Over the past six months I’ve had several people suggest the idea of planning a get together where I showed everyone how to make sushi. I finally decided to make it happen and enlisted a trusty team of accomplices to pull it off. Over the month and a half that it took us to plan everything, the event slowly morphed into a bigger (and better!) event. Greg (Sippity Sup) offered up his gorgeous home as our event location.
It turned into an amazing evening attended by 21 people where we learned the basics of making sushi rice and sushi, learned about seafood sustainability, and feasted on a wonderful meal of appetizers, sushi, side dishes, drinks, and desserts. On top of an evening of learning and good food, the event also helped to benefit a great cause. The event was chosen to be one of the 24 meals to be featured in Foodbuzz’s extra special September 24×24 event. Foodbuzz has teamed up with Electrolux for this month, who has committed $750,000 to the Ovarian Cancer Research Fund, and this month’s event is benefiting the OCRF by contributing a donation of $250 in each of the participants’ names!
I was able to do a bit of the prep for the event during the week beforehand. I bought ingredients, folded paper cranes to go at each place setting on the table,
made the tofu (5 blocks—that’s a lot of tofu!), made the gari (pickled ginger),
and made some daikon hoajo-zuke (pickled daikon radish with Sichuan peppercorns).
The day of the event Mr. Fuji, Josie (Daydreamer Desserts), and I drove over to Greg’s house, unloaded our packed car, and got to work. Jen (Devour the World) arrived soon after with some additional supplies. There is a lot to do when preparing a multi-course meal for a group of 21 people! We started with things like adding some finishing details to the beautiful table that Greg had already set for us and putting together gift bags.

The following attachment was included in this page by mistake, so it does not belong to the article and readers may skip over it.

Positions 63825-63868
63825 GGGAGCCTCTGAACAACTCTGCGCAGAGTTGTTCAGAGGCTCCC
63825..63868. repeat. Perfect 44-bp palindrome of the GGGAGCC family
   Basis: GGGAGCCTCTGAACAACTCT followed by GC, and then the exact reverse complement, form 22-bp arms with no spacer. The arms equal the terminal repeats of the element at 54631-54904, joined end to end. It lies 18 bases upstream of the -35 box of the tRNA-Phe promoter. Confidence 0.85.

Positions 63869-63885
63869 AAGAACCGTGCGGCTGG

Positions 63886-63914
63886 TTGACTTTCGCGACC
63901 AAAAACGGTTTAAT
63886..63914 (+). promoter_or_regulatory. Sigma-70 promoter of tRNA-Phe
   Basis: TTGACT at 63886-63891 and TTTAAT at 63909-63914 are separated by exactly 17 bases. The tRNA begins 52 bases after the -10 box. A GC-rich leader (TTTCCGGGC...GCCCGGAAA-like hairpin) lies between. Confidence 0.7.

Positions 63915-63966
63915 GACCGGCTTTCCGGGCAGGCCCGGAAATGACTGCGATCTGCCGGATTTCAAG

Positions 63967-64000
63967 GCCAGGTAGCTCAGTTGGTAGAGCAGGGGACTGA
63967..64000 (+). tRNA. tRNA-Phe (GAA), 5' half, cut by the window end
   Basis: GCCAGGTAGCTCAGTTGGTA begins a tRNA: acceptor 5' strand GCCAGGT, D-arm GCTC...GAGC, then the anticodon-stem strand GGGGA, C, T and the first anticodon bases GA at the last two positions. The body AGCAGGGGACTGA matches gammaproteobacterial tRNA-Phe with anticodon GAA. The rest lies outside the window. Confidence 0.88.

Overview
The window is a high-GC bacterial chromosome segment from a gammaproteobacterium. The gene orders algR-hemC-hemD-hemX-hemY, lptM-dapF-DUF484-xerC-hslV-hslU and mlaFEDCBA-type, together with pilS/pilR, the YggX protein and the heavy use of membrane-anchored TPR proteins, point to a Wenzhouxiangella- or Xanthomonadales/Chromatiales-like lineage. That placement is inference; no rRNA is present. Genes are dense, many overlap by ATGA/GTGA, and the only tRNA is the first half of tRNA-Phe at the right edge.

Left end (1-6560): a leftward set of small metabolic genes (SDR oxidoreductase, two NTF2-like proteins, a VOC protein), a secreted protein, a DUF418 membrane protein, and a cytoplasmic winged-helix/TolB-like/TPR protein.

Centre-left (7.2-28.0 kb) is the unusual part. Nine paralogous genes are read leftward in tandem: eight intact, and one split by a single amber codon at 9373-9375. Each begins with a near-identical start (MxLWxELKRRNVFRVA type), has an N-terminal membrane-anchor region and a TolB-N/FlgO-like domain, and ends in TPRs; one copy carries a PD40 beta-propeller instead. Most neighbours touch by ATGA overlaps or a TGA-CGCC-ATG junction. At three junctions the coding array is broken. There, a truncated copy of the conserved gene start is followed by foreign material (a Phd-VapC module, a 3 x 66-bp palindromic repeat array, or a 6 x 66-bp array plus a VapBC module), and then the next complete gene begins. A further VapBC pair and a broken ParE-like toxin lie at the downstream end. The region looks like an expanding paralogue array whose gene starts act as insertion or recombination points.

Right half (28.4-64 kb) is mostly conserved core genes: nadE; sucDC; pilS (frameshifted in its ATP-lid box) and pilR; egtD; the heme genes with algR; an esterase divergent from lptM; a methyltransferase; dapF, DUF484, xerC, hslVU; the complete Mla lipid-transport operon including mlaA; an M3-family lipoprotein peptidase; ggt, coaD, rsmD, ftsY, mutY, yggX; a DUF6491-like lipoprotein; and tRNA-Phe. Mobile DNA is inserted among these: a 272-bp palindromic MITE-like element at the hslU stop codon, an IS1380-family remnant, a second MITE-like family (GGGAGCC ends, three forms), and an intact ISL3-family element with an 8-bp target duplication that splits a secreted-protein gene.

Then we moved on to prepping the food. Two different companies provided some equipment for the event that made our prep work much easier and more enjoyable. Zojirushi provided two of their amazing 10-cup Induction Heating Pressure Rice Cookers. I don’t know what we would have done without these! Not only did it streamline our rice making process (we had to make a lot of rice), but these cookers also produce perfect rice every time—a nice thing to be able to rely on when you’re trying to provide enough rice for 21 people to use to learn how to make sushi!
Ergo Chef provided 3 knives for all of the slicing, chopping, and dicing we had to do. We got to try out their 8-inch Chef’s Knife with Hollow Ground Edge, their Fillet Knife, and their Paring Knife. They also sent along a Carving Knife that we got to give away as a door prize!
Martin (the owner of I Love Blue Sea) and Matt (one of the guys working with him) drove all the way down from the Bay Area the morning of the event with our fresh seafood. When they arrived, they immediately rolled up their sleeves and pitched in (their mothers should be proud).
When the rice was cooked, Jen and I made the sushi rice, fanning the rice to cool it, and slowly adding the sushi zu (seasoned vinegar). I took advantage of the situation and got a free rice steam facial from Jen, who is a master wielder of an uchiwa (fan used for fanning rice).
Then SushiZuri, the people making the appetizers, showed up and started their prep. That kitchen had so much going on in it that Greg said, “I never thought I’d say this, but I need a bigger kitchen!”
When people started arriving, we started with appetizers and cocktails outside by Greg’s pool.
and SushiZuri made a gorgeous assortment of salmon, tuna, and blue crab tartars with baked wonton crackers. Just thinking about them makes me swoon, they were so good.
Course 1: Hiyayakko
Everyone moved indoors and took a seat at the long table. We started our meal with hiyayakko—a popular Japanese dish of chilled tofu served with toppings. I made all the tofu during the 24 hours prior to the event so that it would be as fresh as possible. There is nothing like fresh handmade tofu!
We sliced the tofu into small squares and topped each square with a bit of grated daikon radish, katsuobushi (smoked bonito fish flakes), sliced scallions, a drizzle of soy sauce, and a few drops of toasted sesame oil.
Course 2: Baked Green-Lipped Mussels
These mussels were absolutely amazing—tender and full of flavor and the sauce added a nice creamy and slightly spicy accent. As Martin explained, shellfish are often one of the most sustainable options. They require no fish meal; they take all of the protein they need from the water around them. In fact, they actually remove debris and nutrients from the water leaving the surrounding seawater cleaner! As this course was eaten, Martin gave a brief presentation on seafood sustainability and then conducted a wonderful discussion on the topic.
Course 3: Cucumber & Wakame Sunomono
A light refreshing pickled salad made from thinly sliced cucumbers and wakame (seaweed) dressed in a sweet rice vinegar dressing.
Course 4: Sushi